I’ll bet a time traveling aficionado from 1969 could take one look at this beauty 53 years later and see that it’s a still a Z.

  3. Aesthetically, I like the sleepy smug headlights, but with the gaping maw of a grill, it gives off the vibe of being stoned on an exotic intoxicant—extract from the pineal gland of a male adolescent iguana, maybe?

    1. The whole front fascia is a nice looking design wink at the original 240Z with headlight covers.
      It had the gaping maw grill just like that.
      This is such a great design. It pays a subtle homage to the OG yet gained a little muscle.

      1. It still feels like a body kit on top of a 370Z to me. You’ve got some old school details but we lost the classic proportions with the 2nd gen 300ZX and they ain’t coming back.

  4. “The Nissan Z GT4 Is A Proper Racecar You’ll Actually Be Able To Buy”

    Sure. You got a couple million burning a hole in your pocket?

    You can guy an Acura NSX GT3 Evo22 too. No, seriously. PMC will build you the exact same car the factory team runs, starting at (checks notes) about $750k-1.1M depending on series after your mandatories. ($560k is just the chassis.)
    Oh, and you can only race it till the end of the 2024 season. That’s when the homologation expires.

    That’s about how much the Z GT4’s going to cost – at least half a million. Excluding all your spares, ancillary equipment, transponders, and mandatory support contracts.

    R8 LMS GT4 Evo’s are hitting the market at $200k+. Early GR Supra GT4s are $200k+. AMG GT4’s are $200k+. KTM X-Bows are $250k. Cayman GT4 Clubsport, $250k+. And every one of them will no longer be eligible for competition after 2024, if they aren’t already.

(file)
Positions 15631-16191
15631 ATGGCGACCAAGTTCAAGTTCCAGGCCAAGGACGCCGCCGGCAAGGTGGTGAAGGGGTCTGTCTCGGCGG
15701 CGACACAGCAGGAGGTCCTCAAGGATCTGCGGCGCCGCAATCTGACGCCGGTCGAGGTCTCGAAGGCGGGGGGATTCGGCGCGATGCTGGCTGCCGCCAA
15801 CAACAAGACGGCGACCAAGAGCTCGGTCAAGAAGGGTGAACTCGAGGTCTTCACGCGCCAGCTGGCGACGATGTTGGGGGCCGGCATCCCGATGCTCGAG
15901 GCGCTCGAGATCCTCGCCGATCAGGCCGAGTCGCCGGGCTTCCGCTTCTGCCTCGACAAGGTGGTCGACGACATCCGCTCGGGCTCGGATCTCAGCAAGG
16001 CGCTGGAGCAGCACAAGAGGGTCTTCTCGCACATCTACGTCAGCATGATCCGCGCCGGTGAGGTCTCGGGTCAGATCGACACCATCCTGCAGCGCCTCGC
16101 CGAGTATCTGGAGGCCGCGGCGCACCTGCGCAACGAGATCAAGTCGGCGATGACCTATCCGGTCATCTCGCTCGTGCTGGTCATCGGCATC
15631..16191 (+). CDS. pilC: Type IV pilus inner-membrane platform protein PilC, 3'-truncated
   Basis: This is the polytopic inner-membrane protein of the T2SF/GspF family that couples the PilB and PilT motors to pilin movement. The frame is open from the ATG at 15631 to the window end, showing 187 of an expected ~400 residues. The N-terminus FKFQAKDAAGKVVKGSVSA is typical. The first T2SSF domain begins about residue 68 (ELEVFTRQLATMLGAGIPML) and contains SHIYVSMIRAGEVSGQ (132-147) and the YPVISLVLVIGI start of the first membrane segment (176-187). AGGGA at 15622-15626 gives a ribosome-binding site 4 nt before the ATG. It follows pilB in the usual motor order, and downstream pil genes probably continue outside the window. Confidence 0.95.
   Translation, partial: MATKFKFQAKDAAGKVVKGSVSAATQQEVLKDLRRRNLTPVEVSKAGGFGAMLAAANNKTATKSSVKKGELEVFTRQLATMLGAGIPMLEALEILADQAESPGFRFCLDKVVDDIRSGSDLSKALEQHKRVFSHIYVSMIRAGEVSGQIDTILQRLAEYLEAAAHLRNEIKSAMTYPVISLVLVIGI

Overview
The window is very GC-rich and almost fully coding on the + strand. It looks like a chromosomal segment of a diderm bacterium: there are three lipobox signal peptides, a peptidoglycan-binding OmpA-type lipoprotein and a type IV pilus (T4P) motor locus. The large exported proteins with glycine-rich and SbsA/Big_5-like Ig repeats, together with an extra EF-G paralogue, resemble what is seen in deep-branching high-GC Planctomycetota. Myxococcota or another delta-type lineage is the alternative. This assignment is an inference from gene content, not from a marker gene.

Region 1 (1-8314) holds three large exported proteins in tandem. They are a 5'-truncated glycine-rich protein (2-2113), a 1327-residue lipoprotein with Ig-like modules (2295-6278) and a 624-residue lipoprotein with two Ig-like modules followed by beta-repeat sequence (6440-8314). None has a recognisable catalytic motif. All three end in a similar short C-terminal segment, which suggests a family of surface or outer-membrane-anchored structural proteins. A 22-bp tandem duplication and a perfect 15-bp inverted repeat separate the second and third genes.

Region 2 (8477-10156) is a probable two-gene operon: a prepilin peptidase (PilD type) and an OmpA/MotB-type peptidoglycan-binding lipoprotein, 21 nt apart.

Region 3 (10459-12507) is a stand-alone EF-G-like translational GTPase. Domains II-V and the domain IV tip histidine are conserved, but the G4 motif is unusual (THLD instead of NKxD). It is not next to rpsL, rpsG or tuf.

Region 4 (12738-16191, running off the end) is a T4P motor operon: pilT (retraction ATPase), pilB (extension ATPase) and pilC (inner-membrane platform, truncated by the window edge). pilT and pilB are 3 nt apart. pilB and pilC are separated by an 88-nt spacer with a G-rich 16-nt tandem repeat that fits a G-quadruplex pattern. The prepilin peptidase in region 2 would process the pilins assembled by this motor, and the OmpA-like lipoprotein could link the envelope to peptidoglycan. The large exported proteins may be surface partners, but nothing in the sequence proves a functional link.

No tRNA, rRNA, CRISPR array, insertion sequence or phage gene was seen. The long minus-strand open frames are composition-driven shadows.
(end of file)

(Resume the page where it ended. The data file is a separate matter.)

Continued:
That’s why they’re so cheap. They’re already used up and have little to no life left.

  5. “You’ll actually be able to buy” = one or two will be arriving on dealer lots in early 2025 with a dealer-added $50,000 markup.

    Car dealerships are cancer and they are what is killing car culture. Not safety or environmental regs. Dealers add $50k in markups to the most desirable models = car makers complain and cut the models because “no one’s buying.” Of course fucking no one is buying. It’ll be a cold day in hell when I let a dealer steal $50k from me while adding nothing of value.

    1. > get one unit of new enthusiast model
      > add five-figure Market Adjustment™
      > refuse to let anyone test drive the thing

      “These sales numbers are awful. We can’t make these, there’s no market.”

    2. lol.

      Anything to bash dealers while not having the least clue about the car.

      This will not be on a single dealer’s lot, ever. You cannot buy this car, whether or not you have the cash. (You do not.) This is a strictly track-only car based on a 400Z body-in-white which you cannot legally purchase, and does not have a VIN so cannot be legally registered anywhere, which Nissan absolutely will not let any dealer sell you at any price.

      The ONLY way you can purchase one is by becoming part of Nissan/NISMO’s customer racing program (which is NOT the NASA contingency program or even similar.) The only way you can do THAT is by signing a customer racing program agreement with Nissan Motorsports International Co., Ltd. (NISMO) in Japan. The only way NISMO will be willing to do that is if you show them that your racing team is an actual business, has sufficient sponsors and previous competition experience in an equivalent or comparable sanctioning body, and you have north of $5M in cash to spend per season not including purchase of equipment like haulers.